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A mainframe is a high-capacity computer that often serves as the central data repository in an organization’s IT infrastructure. It is linked to users through less powerful devices such as workstations or terminals. Centralizing data in a single mainframe repository makes it easier to manage, update and protect the integrity of the data. Mainframes are generally used for large-scale computer processes that require higher availability and security than smaller-scale machines can provide. For example, the IBM z13 mainframe is capable of processing 2.5 billion transactions per day.

The original mainframes were housed in room-sized metal frames, commonly called “big iron.” In the past, a typical mainframe might have occupied 2,000 to 10,000 square feet. Newer mainframes are the size of a large refrigerator, occupying less than 10 square feet. Some computer manufacturers don’t use the term mainframe, calling any commercial-use computer a server; a “mainframe” is simply the largest type of server. In most cases, mainframe refers to computers that can support thousands of applications and input/output devices simultaneously, serving many thousands of users.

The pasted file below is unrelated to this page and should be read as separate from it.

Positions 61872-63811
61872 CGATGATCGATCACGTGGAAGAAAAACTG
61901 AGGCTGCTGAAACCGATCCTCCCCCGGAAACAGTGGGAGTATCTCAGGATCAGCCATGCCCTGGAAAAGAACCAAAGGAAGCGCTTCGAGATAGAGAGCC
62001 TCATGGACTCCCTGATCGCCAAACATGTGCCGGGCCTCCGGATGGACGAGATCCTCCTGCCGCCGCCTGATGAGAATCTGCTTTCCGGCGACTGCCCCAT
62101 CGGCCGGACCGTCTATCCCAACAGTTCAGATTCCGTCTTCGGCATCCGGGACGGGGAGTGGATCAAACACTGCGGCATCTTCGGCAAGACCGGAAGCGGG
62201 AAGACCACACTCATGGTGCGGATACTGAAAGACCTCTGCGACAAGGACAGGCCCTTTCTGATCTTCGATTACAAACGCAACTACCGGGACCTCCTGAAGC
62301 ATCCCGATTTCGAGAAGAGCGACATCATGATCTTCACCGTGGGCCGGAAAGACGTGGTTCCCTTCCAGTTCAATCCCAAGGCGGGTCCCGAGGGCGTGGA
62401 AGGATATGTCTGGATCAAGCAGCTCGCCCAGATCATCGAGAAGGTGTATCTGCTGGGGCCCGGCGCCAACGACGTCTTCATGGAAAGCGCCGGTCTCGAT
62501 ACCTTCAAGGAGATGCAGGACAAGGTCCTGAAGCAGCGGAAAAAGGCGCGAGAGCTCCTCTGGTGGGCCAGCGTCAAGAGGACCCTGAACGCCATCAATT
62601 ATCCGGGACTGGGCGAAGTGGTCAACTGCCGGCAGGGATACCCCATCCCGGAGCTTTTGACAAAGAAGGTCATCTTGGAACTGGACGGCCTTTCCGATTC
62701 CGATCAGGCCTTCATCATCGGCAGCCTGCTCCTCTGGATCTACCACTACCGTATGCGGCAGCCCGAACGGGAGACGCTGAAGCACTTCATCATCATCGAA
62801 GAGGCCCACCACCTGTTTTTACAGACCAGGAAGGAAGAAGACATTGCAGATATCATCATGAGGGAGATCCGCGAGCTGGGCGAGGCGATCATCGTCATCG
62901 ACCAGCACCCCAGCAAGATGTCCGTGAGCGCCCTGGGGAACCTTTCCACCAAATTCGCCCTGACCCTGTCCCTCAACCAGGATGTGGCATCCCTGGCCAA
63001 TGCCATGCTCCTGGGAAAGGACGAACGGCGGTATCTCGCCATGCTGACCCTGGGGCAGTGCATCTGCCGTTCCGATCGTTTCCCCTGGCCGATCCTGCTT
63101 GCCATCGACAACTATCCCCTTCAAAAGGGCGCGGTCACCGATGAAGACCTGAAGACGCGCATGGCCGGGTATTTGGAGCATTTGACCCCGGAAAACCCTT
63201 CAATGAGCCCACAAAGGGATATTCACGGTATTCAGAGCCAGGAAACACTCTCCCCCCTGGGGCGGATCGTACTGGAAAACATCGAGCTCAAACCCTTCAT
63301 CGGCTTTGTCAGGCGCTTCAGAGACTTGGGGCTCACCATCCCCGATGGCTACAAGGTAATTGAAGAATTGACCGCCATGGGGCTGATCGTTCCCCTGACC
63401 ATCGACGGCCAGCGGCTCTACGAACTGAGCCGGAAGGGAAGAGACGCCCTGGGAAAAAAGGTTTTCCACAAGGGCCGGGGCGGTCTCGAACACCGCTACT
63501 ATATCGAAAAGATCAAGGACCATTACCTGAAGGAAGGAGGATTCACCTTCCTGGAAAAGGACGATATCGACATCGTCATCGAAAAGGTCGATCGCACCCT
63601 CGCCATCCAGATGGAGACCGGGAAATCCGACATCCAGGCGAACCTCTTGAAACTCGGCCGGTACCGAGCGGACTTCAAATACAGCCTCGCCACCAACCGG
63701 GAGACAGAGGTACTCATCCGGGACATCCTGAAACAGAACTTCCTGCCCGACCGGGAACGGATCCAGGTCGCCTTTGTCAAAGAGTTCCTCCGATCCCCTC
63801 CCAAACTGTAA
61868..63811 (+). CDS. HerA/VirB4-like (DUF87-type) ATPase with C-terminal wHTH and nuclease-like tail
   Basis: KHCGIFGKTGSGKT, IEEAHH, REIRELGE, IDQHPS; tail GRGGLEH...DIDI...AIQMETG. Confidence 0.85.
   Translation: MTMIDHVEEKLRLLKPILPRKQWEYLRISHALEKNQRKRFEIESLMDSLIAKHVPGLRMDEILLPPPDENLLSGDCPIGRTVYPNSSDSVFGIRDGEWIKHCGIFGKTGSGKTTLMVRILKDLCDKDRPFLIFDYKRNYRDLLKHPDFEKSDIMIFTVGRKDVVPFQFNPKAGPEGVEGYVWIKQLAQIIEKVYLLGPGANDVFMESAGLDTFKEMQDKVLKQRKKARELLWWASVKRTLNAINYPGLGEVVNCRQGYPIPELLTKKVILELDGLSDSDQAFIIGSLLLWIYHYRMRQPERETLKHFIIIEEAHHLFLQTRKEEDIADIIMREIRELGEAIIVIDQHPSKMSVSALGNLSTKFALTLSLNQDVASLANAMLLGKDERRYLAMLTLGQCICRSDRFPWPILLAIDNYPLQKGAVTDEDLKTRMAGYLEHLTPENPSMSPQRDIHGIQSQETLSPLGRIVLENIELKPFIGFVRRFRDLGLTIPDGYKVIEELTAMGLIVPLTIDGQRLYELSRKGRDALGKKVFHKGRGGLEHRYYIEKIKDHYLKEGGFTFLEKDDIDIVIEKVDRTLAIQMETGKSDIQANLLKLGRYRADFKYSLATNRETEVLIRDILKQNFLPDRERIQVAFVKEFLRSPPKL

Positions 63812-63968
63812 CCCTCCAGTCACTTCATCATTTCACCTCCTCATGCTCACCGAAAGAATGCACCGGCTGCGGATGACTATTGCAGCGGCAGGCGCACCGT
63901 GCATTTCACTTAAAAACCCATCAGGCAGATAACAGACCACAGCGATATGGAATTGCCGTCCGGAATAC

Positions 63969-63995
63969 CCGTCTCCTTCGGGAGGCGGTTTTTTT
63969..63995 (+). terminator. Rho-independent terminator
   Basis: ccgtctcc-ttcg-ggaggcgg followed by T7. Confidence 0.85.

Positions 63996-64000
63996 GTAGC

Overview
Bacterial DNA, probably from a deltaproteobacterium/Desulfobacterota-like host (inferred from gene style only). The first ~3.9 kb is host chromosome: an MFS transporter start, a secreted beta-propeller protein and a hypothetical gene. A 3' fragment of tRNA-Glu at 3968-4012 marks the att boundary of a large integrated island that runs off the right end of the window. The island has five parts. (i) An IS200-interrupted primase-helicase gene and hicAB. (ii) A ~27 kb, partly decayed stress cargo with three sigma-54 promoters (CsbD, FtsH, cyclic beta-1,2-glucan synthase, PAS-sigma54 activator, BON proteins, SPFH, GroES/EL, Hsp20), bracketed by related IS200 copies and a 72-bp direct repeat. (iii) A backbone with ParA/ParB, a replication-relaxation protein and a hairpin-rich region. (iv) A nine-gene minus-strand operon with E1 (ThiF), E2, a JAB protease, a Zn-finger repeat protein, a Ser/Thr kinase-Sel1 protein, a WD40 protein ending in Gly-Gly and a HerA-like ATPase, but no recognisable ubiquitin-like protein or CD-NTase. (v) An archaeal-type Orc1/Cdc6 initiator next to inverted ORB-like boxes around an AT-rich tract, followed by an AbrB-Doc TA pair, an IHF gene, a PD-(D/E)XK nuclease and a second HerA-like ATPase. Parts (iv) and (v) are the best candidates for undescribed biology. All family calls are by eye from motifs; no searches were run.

Long past their predicted extinction in 1996, mainframes are the only type of computing hardware that can handle the huge volumes of transactions used in many industries today, including banking, insurance, healthcare, government and retail. According to IBM, 80% of the world’s corporate data is still managed by mainframes. More than a quarter of the mainframe processing capacity that IBM ships is used to run Linux. Mainframes are ideal for server consolidation, where one mainframe can run as many as 100,000 virtual Linux servers. SUSE Linux Enterprise provides support for IBM z System mainframes.